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Anatomy of a Synchronizer

Jakob Jenkov
Last update: 2014-10-01

Even if many synchronizers (locks, semaphores, blocking queue etc.) are different in function, they are often not that different in their internal design. In other words, they consist of the same (or similar) basic parts internally. Knowing these basic parts can be a great help when designing synchronizers. It is these parts this text looks closer at.

Note: The content of this text is a part result of a M.Sc. student project at the IT University of Copenhagen in the spring 2004 by Jakob Jenkov, Toke Johansen and Lars Bjørn. During this project we asked Doug Lea if he knew of similar work. Interestingly he had come up with similar conclusions independently of this project during the development of the Java 5 concurrency utilities. Doug Lea's work, I believe, is described in the book "Java Concurrency in Practice". This book also contains a chapter with the title "Anatomy of a Synchronizer" with content similar to this text, though not exactly the same.

The purpose of most (if not all) synchronizers is to guard some area of the code (critical section) from concurrent access by threads. To do this the following parts are often needed in a synchronizer:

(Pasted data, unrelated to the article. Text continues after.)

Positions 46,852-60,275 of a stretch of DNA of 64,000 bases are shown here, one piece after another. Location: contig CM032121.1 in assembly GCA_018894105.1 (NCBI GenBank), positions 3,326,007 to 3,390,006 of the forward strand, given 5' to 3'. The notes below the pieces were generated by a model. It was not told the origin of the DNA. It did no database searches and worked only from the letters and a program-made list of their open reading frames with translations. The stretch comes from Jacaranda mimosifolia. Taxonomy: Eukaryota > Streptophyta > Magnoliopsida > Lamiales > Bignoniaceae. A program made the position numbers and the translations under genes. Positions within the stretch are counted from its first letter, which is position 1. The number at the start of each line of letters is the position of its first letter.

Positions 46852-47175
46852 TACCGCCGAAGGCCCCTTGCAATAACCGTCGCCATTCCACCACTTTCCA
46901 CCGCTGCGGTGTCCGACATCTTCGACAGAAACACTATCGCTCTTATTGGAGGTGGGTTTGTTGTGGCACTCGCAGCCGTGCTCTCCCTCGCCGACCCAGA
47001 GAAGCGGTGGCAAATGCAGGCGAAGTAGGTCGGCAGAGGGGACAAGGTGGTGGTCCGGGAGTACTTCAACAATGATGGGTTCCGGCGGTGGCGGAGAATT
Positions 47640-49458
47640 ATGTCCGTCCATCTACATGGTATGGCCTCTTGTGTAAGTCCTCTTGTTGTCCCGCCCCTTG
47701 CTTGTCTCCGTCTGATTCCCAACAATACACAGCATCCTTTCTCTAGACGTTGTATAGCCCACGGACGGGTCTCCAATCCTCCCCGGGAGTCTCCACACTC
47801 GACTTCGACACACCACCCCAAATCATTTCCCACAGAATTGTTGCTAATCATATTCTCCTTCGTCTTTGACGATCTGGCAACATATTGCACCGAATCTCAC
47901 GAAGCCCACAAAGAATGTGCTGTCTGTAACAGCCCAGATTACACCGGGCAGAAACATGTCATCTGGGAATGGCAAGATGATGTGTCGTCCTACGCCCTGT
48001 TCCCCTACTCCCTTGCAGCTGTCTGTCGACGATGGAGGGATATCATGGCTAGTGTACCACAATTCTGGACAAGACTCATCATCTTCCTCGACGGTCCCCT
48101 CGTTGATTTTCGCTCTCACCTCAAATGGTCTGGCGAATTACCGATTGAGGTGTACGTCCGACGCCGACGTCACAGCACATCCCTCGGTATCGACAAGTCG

1. State
  2. Access Condition
  3. State Changes
  4. Notification Strategy
  5. Test and Set Method
  6. Set Method

Not all synchronizers have all of these parts, and those that have may not have them exactly as they are described here. Usually you can find one or more of these parts, though.

State

The state of a synchronizer is used by the access condition to determine if a thread can be granted access. In a Lock the state is kept in a boolean saying whether the Lock is locked or not. In a Bounded Semaphore the internal state is kept in a counter (int) and an upper bound (int) which state the current number of "takes" and the maximum number of "takes". In a Blocking Queue the state is kept in the List of elements in the queue and the maximum queue size (int) member (if any).

Here are two code snippets from both Lock and a BoundedSemaphore. The state code is marked in bold.

public class Lock{

  //state is kept here
  private boolean isLocked = false; 

  public synchronized void lock()
  throws InterruptedException{
    while(isLocked){
      wait();
    }
    isLocked = true;
  }

  ...
}
public class BoundedSemaphore {

  //state is kept here
      private int signals = 0;
      private int bound   = 0;
      
  public BoundedSemaphore(int upperBound){
    this.bound = upperBound;
  }

  public synchronized void take() throws InterruptedException{
    while(this.signals == bound) wait();
    this.signal++;
    this.notify();
  }
  ...
}

Access Condition